Businesses conduct market research because it’s important to understand consumers who might buy their product. Churches don’t actually “sell” a product the way business do, but we do provide ministries to meet peoples’ needs—spiritual, material, emotional and more. And understanding more about the who, what, when and where of ministry can open new doors for meeting the needs around us.
Research helps you know precisely where your church is at this moment. It helps you answer important questions about the people who populate your church:
- What is the age breakdown in your church?
- How many families with children are there?
- Is the average age of your church on the rise? Or is it falling?
- What specific needs do people have?
- How can the church meet them?
Questions like these tell you who your church has reached in the past and who you are reaching now. It indicates that you’re doing a good job ministering to many people in your church and community. But you might discover that something—or someone—is being missed.
An internal situation analysis is comprised of numerical data measuring various church health indicators over a defined period (usually 5, 10 or 15 years). The numbers show where growth is occuring (and needs are being met), where there’s room for improvement and where church health is indicated (or not). An internal situation analysis can include traditional measures and data such as:
- Morning Worship Service – Sample Data
- Campuses Average Attendance
- Traditional | Blended | Contemporary Services Average Attendance
- Additions – Sample Data
- Baptisms – Sample Data
- Annual Total | Under Age 6 | Ages 6-8 | Ages 9-11 | Ages 12-17 | Ages 18-29 | Ages 30-59 | Age 60 and Over
- Groups – Sample Data
- Annual Average | Unique Weekly Groups Attendance
- Sunday Groups | Home Groups Attendance
- Preschool | Children | Students Average Attendance
- College | Young Adult (22-39) | Median Adult (40-59) | Senior Adult (60+) Average Attendance
- Age Divisions
- Children’s Summer Outreach (VBS or Backyard Kids Clubs)
- Student D-Now | Summer Camp Attendance
- Women’s Ministry | Men’s Ministry Group or Event Attendance
- Missions Mobilization
- Local Ministries Participation | Global Missions Participation
- Worship Ministry
- Praise Band | Orchestra Average Attendance
- Vocal Team | Choir Average Attendance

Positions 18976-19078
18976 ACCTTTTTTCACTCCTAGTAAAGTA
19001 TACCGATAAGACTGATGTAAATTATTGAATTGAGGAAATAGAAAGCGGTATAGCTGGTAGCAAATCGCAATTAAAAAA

- Tech | Media | Production Volunteers
- Total Membership – Sample Data
- Total Members | Resident Members
- Total Receipts | Missions Giving | Capital Campaign Giving
- Per Capita Giving (total receipts divided by average Sunday School or morning worship service attendance)
There may be other measures that better represent your specific church or quantify your ministry paradigm. The point is this: compile data and gather information on the journey your church has traveled and where it is right now. Map the trend lines over a period of 10 or 15 years so you can visualize areas of strength and areas of opportunity.
Assessment & Analysis
Once you’ve compiled the data, it is time for assessment and analysis:
- What does the data indicate?
- What describes the state of the church? Growing? Plateaued? Declining?
- Does the church show signs of health?
- How many people were baptized each year?
- What is the baptism ratio (average worship attendance divided by number of baptisms)? On average, how many church members did it take to baptize one person? Does this number seem unreasonably high?
- What are the age-graded average attendance patterns in Sunday School or small groups?
- What is the attendance pattern in average morning worship attendance?
- And many other possible questions…
Analysis may take some time and effort. If may also require a brainstorming session of your ministry staff team and other church leaders. Pray over the results of your research. Examine the numerical data closely and stay true to what it tells you about your current situation.